Another important thing to remember is that drinking apple juice is not the same as biting off a piece of apple. Juice lacks the fibers that are present in the whole fruit, which are necessary for proper digestion. Furthermore, chewing an apple will physically clean your teeth and will massage your gums, increasing the blood flow. Your body will expend energy to break a piece of apple down into small bits, and then will use more energy in your stomach to digest those bits. All that is not necessary when drinking already mashed fruit. Make sure to chew your fruit — there are no shortcuts to health.

          This all leads to the conclusion that fruit juice is not really the magical solution that we all hope for, especially if you want to lose weight and maintain good oral hygiene. While it is true that it has more vitamins and minerals than an ordinary soda drink, it also has the same amount of calories, so it’s not really a good substitution. You could prepare a fruit smoothie as a replacement for one meal, or better yet, eat the fruit fresh and chew it.

          Don’t trust whatever you hear on TV: make your own fruit juice at home, where you will be sure that there are no additives hidden behind a 100% natural label. Take care of how much you eat and do not get lulled into thinking that you can drink juices as much as you want. If you are planning on changing your diet, consult a dietitian, as only they can help you find the perfect regimen that will suit your body’s needs.

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          Ivan Dimitrijevic

          Ivan is the CEO and founder of a digital marketing company. He has years of experiences in team management, entrepreneurship and productivity.

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          Last Updated on September 16, 2019

          How to Stop Procrastinating: 11 Practical Ways for Procrastinators

          How to Stop Procrastinating: 11 Practical Ways for Procrastinators

          You have a deadline looming. However, instead of doing your work, you are fiddling with miscellaneous things like checking email, social media, watching videos, surfing blogs and forums. You know you should be working, but you just don’t feel like doing anything.

          We are all familiar with the procrastination phenomenon. When we procrastinate, we squander away our free time and put off important tasks we should be doing them till it’s too late. And when it is indeed too late, we panic and wish we got started earlier.

          The chronic procrastinators I know have spent years of their life looped in this cycle. Delaying, putting off things, slacking, hiding from work, facing work only when it’s unavoidable, then repeating this loop all over again. It’s a bad habit that eats us away and prevents us from achieving greater results in life.

          Don’t let procrastination take over your life. Here, I will share my personal steps on how to stop procrastinating. These 11 steps will definitely apply to you too:

          1. Break Your Work into Little Steps

          Part of the reason why we procrastinate is because subconsciously, we find the work too overwhelming for us. Break it down into little parts, then focus on one part at the time. If you still procrastinate on the task after breaking it down, then break it down even further. Soon, your task will be so simple that you will be thinking “gee, this is so simple that I might as well just do it now!”.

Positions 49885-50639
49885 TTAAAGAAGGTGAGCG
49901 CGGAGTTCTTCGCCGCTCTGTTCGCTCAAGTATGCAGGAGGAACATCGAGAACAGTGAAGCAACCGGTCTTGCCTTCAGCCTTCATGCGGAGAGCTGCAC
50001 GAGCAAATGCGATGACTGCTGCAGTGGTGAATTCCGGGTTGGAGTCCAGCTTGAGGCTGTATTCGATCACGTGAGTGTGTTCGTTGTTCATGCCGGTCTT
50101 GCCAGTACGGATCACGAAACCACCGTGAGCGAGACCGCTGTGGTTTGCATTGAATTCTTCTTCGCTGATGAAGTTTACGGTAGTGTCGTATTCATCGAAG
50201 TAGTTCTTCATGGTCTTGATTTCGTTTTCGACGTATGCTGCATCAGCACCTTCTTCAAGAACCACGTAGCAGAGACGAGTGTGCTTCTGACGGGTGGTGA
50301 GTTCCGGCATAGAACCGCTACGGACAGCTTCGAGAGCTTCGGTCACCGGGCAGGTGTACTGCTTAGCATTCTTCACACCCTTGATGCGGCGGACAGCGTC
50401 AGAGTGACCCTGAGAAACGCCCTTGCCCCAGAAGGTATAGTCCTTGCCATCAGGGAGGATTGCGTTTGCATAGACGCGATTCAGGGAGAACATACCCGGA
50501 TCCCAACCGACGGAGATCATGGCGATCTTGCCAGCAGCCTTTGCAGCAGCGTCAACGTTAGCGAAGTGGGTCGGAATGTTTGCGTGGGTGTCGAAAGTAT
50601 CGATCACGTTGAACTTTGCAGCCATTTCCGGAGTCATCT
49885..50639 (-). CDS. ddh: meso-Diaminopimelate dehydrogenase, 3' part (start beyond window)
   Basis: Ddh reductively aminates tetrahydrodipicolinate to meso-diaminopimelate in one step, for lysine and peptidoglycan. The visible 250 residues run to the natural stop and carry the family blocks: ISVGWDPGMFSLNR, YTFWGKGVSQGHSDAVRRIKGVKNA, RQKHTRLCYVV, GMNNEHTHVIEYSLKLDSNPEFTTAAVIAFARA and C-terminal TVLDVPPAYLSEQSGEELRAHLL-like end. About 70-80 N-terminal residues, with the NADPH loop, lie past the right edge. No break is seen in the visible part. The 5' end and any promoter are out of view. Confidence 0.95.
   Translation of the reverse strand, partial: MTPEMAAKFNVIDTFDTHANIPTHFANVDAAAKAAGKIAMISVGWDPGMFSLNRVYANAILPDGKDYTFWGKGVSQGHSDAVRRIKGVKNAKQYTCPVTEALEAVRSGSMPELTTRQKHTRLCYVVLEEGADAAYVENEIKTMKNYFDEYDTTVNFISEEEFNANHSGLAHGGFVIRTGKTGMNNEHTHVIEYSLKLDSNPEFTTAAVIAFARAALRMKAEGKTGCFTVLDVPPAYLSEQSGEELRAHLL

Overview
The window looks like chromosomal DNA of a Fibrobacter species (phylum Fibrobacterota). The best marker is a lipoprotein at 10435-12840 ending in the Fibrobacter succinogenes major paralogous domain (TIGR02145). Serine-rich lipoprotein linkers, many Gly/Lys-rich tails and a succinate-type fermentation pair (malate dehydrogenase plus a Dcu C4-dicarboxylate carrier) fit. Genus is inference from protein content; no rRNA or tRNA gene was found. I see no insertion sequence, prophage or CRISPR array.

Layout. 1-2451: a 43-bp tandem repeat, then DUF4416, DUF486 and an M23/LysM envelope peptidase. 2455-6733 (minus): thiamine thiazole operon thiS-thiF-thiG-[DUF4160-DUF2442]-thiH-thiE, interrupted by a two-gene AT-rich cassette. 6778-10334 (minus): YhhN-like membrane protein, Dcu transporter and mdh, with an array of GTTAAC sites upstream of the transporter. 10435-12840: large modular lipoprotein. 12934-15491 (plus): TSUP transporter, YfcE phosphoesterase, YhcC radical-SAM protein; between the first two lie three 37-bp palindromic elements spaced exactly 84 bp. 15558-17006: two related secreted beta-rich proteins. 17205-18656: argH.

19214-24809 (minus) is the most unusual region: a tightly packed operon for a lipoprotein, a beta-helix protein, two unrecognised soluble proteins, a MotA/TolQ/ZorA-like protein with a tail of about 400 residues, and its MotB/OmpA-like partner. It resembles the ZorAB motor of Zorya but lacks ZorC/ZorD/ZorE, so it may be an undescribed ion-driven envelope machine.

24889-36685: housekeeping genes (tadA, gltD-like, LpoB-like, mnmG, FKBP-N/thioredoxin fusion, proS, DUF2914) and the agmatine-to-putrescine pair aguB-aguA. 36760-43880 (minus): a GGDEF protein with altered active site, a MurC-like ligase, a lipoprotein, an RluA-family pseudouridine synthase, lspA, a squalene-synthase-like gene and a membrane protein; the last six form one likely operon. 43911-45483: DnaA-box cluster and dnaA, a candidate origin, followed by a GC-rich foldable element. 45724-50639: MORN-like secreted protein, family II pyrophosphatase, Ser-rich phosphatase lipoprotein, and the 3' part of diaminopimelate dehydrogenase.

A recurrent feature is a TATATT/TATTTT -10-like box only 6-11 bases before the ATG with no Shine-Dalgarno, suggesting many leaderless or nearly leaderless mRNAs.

For example, I’m currently writing a new book (on How to achieve anything in life). Book writing at its full scale is an enormous project and can be overwhelming. However, when I break it down into phases such as –

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          • (1) Research
          • (2) Deciding the topic
          • (3) Creating the outline
          • (4) Drafting the content
          • (5) Writing Chapters #1 to #10,
          • (6) Revision
          • (7) etc.

          Suddenly it seems very manageable. What I do then is to focus on the immediate phase and get it done to my best ability, without thinking about the other phases. When it’s done, I move on to the next.

          2. Change Your Environment

          Different environments have different impact on our productivity. Look at your work desk and your room. Do they make you want to work or do they make you want to snuggle and sleep? If it’s the latter, you should look into changing your workspace.

          One thing to note is that an environment that makes us feel inspired before may lose its effect after a period of time. If that’s the case, then it’s time to change things around. Refer to Steps #2 and #3 of 13 Strategies To Jumpstart Your Productivity, which talks about revamping your environment and workspace.

          3. Create a Detailed Timeline with Specific Deadlines

          Having just 1 deadline for your work is like an invitation to procrastinate. That’s because we get the impression that we have time and keep pushing everything back, until it’s too late.

          Break down your project (see tip #1), then create an overall timeline with specific deadlines for each small task. This way, you know you have to finish each task by a certain date. Your timelines must be robust, too – i.e. if you don’t finish this by today, it’s going to jeopardize everything else you have planned after that. This way it creates the urgency to act.